How much should you pay to keep your data up to date? How much does it cost you to use stale date?
Let’s look at a real example using the voter database (VRDB) provided by the secretary of state. This tells you the voters in your district and a campaign uses this to know who to contact for voter outreach. This perhaps the most critical piece of data for any campaign.
Suppose it costs you $1 to mail a postcard to a voter. If 1000 voters have moved out of your district and can no longer vote for you, you’d arguably be wasting $1000 to continue sending them postcards asking for their vote.
So not updating your copy of the voter-database costs you money in wasted resources. But ingressing a new copy of the voter-database costs you something too. So where’s the sweet spot? How frequently do you need to refresh your copy of the voter database?
Don’t guess! Let’s measure it …
We must establish a difference function to compare to tables (or CSV files). This is somewhat arbitrary, but we’ll count the “decay” as the number of deltas to convert the first file into the second. The difference function should be symmetric.
We’ll count the following as differences:
– if a voter is in one file but not the other. This may mean a voter has moved into the district or left the district.
– If a voter has changed (such as a different last name or different precinct number). This may mean the voter has moved within the district or changed their name.
If the two files have N1 and N2 rows respectively, then the maximum number of differences would be (N1+N2).
For this study, we use an implementation from https://github.com/TechRoanoke/CsvCount/blob/master/CsvCount/CsvDiff.cs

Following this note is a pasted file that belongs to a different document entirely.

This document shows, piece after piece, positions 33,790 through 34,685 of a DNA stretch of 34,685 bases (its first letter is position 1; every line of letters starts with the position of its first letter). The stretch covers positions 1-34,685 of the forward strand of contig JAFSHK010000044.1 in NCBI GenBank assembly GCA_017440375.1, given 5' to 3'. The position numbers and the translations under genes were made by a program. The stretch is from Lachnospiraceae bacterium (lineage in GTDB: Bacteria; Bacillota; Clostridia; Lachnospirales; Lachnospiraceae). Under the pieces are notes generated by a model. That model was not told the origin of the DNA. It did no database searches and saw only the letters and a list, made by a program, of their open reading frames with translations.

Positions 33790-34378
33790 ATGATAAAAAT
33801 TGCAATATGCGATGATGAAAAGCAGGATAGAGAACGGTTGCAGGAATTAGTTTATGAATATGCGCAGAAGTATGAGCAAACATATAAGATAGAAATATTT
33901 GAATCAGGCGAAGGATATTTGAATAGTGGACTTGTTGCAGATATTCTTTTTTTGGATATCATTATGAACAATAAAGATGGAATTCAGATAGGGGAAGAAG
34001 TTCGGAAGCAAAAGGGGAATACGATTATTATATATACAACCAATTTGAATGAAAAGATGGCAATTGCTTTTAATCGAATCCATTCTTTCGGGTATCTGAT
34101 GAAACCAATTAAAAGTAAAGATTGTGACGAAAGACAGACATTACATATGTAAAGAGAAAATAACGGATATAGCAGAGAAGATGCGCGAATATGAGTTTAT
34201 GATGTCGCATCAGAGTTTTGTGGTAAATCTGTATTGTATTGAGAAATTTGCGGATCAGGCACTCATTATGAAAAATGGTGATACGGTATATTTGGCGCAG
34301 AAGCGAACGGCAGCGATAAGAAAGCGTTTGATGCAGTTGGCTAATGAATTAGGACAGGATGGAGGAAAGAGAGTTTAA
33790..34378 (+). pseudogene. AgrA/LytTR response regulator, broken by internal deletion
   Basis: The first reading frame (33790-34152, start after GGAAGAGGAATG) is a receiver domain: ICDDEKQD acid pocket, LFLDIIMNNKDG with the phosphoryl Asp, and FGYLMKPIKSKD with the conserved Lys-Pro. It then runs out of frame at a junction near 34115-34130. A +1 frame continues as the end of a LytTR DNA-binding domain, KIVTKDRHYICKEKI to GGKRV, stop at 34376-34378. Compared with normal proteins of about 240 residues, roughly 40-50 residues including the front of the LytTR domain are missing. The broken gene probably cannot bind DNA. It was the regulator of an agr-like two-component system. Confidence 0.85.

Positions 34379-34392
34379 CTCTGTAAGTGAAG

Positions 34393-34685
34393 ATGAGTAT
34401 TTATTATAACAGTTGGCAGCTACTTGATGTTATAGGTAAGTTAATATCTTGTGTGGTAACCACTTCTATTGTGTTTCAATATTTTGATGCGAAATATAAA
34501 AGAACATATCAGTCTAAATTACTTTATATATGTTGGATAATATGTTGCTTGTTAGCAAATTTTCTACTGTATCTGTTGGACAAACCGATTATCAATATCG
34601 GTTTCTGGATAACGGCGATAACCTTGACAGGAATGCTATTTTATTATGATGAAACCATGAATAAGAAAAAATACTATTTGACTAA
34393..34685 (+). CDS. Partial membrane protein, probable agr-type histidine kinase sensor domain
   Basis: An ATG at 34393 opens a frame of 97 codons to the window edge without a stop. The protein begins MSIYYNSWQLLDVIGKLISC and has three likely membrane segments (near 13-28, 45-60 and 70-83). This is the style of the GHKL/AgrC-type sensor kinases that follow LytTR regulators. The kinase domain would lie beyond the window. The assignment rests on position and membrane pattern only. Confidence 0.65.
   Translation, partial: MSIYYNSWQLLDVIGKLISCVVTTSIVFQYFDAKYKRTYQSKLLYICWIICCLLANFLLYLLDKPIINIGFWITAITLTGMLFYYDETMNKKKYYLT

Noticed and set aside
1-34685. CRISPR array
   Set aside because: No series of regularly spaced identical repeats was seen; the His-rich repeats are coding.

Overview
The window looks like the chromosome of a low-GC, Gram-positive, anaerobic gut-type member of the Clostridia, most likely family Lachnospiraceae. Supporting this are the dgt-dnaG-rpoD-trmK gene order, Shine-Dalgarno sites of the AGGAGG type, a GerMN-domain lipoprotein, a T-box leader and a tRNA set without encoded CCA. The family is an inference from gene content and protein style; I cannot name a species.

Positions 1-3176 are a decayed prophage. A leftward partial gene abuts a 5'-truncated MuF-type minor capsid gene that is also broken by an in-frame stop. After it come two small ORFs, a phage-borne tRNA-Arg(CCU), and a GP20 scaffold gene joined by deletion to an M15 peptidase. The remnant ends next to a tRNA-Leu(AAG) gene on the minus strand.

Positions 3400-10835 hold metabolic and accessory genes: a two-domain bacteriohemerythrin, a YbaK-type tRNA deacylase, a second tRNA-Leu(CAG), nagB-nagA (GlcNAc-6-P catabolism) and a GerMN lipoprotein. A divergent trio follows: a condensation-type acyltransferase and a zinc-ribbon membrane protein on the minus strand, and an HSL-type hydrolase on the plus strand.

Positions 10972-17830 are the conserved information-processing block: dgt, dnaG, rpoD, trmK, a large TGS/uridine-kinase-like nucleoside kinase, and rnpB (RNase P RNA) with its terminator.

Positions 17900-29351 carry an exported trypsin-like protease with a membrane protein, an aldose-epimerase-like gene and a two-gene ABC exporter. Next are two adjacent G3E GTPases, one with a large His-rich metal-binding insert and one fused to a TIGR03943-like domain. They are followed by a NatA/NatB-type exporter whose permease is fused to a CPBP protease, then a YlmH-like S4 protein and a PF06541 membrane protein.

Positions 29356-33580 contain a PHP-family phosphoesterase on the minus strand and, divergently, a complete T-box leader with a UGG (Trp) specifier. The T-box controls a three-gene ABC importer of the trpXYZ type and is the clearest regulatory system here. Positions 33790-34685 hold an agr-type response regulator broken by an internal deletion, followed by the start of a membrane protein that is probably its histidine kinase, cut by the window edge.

2. Get the data
Here, we’ll look at VRDBs from Oct’12 through Feb’16. Voter Databases can be obtained from the Secretary of State at http://www.sos.wa.gov/elections/vrdb/
Here’s the result of applying the difference function. We start with Oct’12 and use that as a baseline, and comparing each VRDB back it.
Within 1.5 years, there were over a million differences. If it costs $1 a contact, that could be potentially wasting $1 million in a statewide campaign by operating with stale data with a VRDB that’s even 2 years out of date.
We’d expect the decay to slow down and not be linear. Once a person moves, subsequent moves don’t count as additional differences. For example, say person X starts in precinct p1 in Jan’14, moves to precinct p2 in June ’14, and then moves to precinct p3 in Dec ’14. That’s only 1 total difference from Jan’14 to Dec ’14 (moving from P1 to P3) even though there were 2 moves.
5. Next steps?
Possible future explorations here:
- Refine the difference function. Is there an ideal difference function?
- Rrepeat with more data
- This was for Washington state. Compare to other states.
- Compare the vrdb decay rate in urban vs. rural counties.
- Analyze the empirical data and correlate it with specific events. For example, why was their a decrease in voter registration records in Mar’14.
- Develop a theoretical model and match to the empirical data here.